Saturday, August 25, 2007

Candyland Diaries, or How I Learned to Tolerate Game Night

For Christmas 2005 Clay received, at my request, both Candyland and Chutes and Ladders. We wanted to establish a “Family Game Night”, and couldn’t wait until Clay was old enough to make it so (if it were just the two of us, it would be “Couples Game Night”, which has an entirely different connotation, in my opinion).

Clay delighted in his new games, and drawing cards and flipping the little spinning arrow were the coolest things to him. For me, Family Game Night turned into The MOST Boring Night of the Week because we were playing the MOST boring games on the planet. It's amazing how a 30 year time span will really color your perspective about an experience's entertainment value. I quickly hid the offending items, and Family Game Night was no more.

For his birthday this year, I was determined to find something age appropriate for him, but still interesting to me. If it was interesting to Mike, then that was a bonus as well. Not a requirement, mind you. I was more than happy to throw Mike into the black hole of Candyland with Clay, as long as I was safely out of its reach.

So I did some research. I like research, especially if it involves the internet. Fortunately for sites such as Amazon and Epinions, there was some good information out there. Scrabble Jr., Boggle Jr., and a particularly simple and fun game called ‘Zingo’ that was recommended by Clay’s preschool teacher, were all dispatched via Visa. And so far, they’re not uninteresting at all. Boggle Jr. is a little dull, but fortunately Clay likes to play it by himself. Scrabble Jr., I must say, is a lot of fun. I was never a big Scrabble player, so I was a little confused about how a 4 year old was going to do with it, but it’s been great! The board is already covered in simple words, and you draw tiles and take turns covering the letters on the words. The trick is, you have to cover the letters in word order. So for example, “FRUIT” has to have the “F” and “R” tiles covered before you can put the “U” down. Once he gets older, we can flip the board over and play the traditional way. It’s a veritable hat trick, a trifecta of fun, education and versatility. I approve.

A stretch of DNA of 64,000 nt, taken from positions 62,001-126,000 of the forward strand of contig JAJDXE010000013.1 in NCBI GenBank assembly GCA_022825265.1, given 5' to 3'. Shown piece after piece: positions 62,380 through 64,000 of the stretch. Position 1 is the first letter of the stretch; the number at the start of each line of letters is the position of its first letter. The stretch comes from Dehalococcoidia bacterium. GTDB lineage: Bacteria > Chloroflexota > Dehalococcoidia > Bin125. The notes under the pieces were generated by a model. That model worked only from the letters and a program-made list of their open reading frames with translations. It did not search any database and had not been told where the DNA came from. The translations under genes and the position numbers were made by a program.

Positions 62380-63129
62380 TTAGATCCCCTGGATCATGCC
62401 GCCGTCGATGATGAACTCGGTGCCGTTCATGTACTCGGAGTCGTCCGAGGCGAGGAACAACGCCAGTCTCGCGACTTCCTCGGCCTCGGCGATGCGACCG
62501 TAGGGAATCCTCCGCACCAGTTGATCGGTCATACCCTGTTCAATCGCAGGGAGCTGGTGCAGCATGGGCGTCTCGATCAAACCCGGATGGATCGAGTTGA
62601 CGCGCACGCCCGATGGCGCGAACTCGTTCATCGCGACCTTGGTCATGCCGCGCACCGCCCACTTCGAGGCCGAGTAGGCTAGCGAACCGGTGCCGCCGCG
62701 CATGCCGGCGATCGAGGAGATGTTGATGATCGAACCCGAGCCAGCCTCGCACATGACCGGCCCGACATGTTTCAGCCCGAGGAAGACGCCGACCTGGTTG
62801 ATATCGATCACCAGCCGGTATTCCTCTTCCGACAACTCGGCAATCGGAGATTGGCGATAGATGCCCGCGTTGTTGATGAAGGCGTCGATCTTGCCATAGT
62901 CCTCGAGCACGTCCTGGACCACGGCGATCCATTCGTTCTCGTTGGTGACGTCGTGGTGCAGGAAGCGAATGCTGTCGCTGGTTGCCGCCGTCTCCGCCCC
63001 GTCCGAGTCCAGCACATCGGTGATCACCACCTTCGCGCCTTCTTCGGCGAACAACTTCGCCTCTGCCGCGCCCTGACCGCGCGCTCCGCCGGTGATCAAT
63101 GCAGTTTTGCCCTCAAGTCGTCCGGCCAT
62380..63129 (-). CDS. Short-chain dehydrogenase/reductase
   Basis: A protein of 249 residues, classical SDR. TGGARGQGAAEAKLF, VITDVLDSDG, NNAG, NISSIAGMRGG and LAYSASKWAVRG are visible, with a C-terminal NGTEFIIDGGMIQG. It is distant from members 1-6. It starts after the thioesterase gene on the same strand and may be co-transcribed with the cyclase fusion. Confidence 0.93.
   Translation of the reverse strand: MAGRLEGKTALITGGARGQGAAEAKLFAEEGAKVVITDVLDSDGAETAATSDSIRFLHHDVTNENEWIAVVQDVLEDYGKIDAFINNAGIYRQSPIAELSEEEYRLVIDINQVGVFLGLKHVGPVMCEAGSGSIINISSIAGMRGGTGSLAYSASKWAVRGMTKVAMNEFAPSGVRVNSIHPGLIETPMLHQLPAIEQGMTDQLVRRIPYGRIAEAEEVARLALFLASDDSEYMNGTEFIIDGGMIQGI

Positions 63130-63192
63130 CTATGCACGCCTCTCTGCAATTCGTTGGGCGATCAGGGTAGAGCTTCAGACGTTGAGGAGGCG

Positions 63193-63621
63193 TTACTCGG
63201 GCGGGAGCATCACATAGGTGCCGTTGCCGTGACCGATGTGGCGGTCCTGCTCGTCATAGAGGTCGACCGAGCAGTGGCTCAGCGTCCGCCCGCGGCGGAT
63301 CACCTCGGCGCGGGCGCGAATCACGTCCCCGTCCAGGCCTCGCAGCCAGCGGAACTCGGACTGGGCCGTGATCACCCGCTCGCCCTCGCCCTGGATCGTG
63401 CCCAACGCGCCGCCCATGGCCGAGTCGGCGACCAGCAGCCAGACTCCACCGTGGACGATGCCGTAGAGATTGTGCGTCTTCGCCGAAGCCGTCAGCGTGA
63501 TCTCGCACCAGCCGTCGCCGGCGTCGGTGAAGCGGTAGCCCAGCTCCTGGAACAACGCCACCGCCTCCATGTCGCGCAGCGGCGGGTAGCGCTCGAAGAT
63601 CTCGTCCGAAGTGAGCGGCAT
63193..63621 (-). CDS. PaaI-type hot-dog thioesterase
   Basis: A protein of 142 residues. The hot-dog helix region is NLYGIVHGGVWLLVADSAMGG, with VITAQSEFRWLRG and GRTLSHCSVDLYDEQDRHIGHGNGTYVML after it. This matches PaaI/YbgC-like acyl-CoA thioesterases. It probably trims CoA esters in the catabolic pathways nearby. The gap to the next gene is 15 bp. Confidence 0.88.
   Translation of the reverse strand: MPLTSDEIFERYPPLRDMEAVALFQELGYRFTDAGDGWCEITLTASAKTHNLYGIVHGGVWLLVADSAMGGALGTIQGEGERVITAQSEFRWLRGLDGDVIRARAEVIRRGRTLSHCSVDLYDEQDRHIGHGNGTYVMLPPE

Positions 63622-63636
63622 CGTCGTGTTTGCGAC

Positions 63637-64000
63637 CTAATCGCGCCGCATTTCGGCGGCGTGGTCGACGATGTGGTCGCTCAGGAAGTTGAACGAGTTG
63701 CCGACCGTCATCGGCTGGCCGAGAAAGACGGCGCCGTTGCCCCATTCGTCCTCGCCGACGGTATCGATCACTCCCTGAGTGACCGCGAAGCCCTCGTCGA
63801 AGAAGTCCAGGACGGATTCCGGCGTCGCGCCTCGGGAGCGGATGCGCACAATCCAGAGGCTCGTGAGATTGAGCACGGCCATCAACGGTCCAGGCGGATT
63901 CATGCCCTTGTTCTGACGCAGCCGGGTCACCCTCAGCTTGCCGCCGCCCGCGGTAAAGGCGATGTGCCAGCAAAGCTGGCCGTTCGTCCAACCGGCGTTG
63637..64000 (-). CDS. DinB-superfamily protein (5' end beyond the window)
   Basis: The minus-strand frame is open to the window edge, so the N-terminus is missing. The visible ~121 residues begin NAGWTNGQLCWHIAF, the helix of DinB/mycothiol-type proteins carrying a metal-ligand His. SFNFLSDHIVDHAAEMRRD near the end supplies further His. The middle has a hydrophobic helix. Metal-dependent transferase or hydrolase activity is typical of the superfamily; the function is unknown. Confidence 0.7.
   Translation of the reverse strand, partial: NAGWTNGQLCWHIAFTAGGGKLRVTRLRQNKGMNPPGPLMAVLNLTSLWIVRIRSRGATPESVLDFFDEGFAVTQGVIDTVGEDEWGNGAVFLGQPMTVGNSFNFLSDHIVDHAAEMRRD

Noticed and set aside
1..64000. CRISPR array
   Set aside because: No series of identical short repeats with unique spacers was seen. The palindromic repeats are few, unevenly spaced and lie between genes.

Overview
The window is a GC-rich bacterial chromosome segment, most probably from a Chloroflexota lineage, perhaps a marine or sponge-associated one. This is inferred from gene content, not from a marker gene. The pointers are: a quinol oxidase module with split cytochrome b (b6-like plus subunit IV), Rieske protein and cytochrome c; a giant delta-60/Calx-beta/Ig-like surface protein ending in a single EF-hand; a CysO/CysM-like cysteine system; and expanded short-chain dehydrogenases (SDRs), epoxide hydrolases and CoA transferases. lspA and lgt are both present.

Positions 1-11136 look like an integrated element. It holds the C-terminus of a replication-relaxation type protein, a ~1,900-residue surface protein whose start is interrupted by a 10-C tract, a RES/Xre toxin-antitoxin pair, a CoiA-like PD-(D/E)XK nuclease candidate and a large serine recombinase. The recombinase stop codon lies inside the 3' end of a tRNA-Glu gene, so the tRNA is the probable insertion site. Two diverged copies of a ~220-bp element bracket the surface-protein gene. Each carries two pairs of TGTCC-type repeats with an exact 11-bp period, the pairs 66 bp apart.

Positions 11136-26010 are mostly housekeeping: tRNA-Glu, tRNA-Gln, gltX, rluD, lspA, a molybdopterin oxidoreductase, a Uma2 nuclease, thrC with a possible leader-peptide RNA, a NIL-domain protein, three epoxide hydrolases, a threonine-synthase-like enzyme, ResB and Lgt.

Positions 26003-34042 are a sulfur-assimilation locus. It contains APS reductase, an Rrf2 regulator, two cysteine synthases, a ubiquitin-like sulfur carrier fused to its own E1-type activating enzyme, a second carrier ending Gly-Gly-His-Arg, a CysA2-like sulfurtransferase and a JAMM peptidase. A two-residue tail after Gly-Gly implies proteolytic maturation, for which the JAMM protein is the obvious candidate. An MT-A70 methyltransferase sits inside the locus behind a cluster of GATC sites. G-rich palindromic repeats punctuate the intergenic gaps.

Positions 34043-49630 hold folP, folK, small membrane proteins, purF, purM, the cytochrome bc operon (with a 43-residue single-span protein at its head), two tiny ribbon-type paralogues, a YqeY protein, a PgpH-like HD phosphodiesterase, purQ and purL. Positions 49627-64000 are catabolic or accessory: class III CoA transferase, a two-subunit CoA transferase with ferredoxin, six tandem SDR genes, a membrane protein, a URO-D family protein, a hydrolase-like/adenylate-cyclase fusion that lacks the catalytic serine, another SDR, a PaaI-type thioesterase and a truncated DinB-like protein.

Clay’s latest favorite is a Finding Nemo Go Fish card set, that for me is starting to border on the boring again. However, I am finding entertainment value in beating the pants off both Clay and his dad. Poor boys. Clay doesn’t quite get the strategy of Go Fish, and Mike desperately tries to give him a helping hand. “Don’t show us your cards, Clay!”, and he’ll quickly pick them up while saying, “Two Nemos, 1 Gill, and 3 Peaches.” Mike rolls his eyes, and I just know he’s got the fourth Peach in his hand, and is going to save it for Clay. At Mike’s round, he’ll ask me if I have any Peaches, hoping that Clay will pick up on the clue. At Clay’s turn, he’ll ask me if I have any Nemos instead. I’ll tell him to go fish, and he’ll draw a card exclaiming, “Just what I wanted! A Dory!” Ay yi yi. The next round I take his Dory. At the end of the game, I’ll have 9 sets, Mike will have 1 and Clay will have 2. I’m ruthless.